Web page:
If you’re in New York City and need a break from the swarms crowding the sidewalks, I know where you can go. The Milstein Hall of Advanced Mammals in the American Museum of Natural History is almost always quiet. You may bump into the occasional student trying to fill out a science class scavenger hunt or a confused family wondering where the dinosaurs are, but the hall is usually as hushed as a tomb. That’s fitting for a room boasting skeletons of fossil beasts shoved into almost every corner, but it’s also a shame.
I’ve seen the same at other major museums: the Field Museum in Chicago; the Carnegie in Pittsburgh; the Peabody in New Haven, Connecticut; the Los Angeles Museum of Natural History; the Royal Ontario Museum in Toronto; and more. Hordes of children and adult visitors pack the dinosaur halls, but the fossil mammals stand in the shadows—dominated by the reptiles in death just as they were in life. After a mass extinction released mammals from the tyranny of the dinosaurian reign, they became even more strange and spectacular. But even these species have been obscured by the popularity of the scaly and fuzzy reptiles. Some visitors, assuming that any skeleton in a museum must be from the Mesozoic, even go so far as to insult giant sloths, multitoed horses, and enormous elephants by calling them dinosaurs.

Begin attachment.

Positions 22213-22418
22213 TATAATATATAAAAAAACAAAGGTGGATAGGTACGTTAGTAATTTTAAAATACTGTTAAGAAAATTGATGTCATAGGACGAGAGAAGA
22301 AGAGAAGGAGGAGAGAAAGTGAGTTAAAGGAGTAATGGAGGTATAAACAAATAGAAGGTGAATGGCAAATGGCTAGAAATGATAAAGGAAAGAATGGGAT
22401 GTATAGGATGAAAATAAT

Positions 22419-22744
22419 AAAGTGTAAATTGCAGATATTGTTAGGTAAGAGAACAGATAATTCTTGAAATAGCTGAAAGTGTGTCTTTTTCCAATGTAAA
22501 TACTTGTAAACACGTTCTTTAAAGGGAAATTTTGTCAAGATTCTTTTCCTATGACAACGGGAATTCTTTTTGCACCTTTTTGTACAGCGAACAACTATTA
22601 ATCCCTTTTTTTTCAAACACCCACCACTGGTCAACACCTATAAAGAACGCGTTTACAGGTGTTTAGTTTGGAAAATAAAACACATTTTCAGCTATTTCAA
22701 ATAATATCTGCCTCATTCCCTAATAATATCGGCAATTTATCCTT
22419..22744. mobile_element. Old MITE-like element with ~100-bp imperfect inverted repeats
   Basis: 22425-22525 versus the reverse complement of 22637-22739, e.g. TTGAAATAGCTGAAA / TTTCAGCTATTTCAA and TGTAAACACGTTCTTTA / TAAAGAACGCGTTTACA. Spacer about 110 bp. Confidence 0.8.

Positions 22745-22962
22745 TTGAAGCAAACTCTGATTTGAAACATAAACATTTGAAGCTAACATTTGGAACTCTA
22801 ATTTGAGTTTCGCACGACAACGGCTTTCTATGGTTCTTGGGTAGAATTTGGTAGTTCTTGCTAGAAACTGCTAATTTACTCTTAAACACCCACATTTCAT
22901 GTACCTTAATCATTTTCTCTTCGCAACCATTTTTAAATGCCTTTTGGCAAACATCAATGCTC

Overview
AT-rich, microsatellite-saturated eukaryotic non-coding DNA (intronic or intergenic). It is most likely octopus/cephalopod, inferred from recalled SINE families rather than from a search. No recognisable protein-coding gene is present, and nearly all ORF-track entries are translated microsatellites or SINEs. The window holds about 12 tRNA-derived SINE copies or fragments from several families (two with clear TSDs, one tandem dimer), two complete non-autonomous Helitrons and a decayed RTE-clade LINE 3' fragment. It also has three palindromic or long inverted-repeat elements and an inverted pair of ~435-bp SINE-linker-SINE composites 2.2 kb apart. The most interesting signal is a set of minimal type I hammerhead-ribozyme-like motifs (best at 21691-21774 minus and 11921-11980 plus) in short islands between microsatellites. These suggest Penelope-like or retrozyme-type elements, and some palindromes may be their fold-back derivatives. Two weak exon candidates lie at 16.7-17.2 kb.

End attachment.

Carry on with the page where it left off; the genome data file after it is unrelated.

It drives me a little bit crazy. When I see parents tugging their kids through a fossil mammal hall, urging, “Let’s go find T. rex!” I want to run over to them and start yelling, “No! Wait! Look there. That’s a prehistoric manatee with legs! And check that one out—it’s a miniature camel that used to live in North America. And this critter, this is a bear-dog, and it was just as ferocious as the name implies.” I’d more than likely have security called on me, but it might just be worth it. The mammals of the past 66 million years—not to mention those that lived alongside the dinosaurs—were some of the most fantastic animals to ever live on this planet. They’re certainly as worthy of our attention and admiration as any dinosaur, and I’m sick of what has basically amounted to willful ignorance about the beasts that have thrived in the aftermath of dinosaurian Armageddon.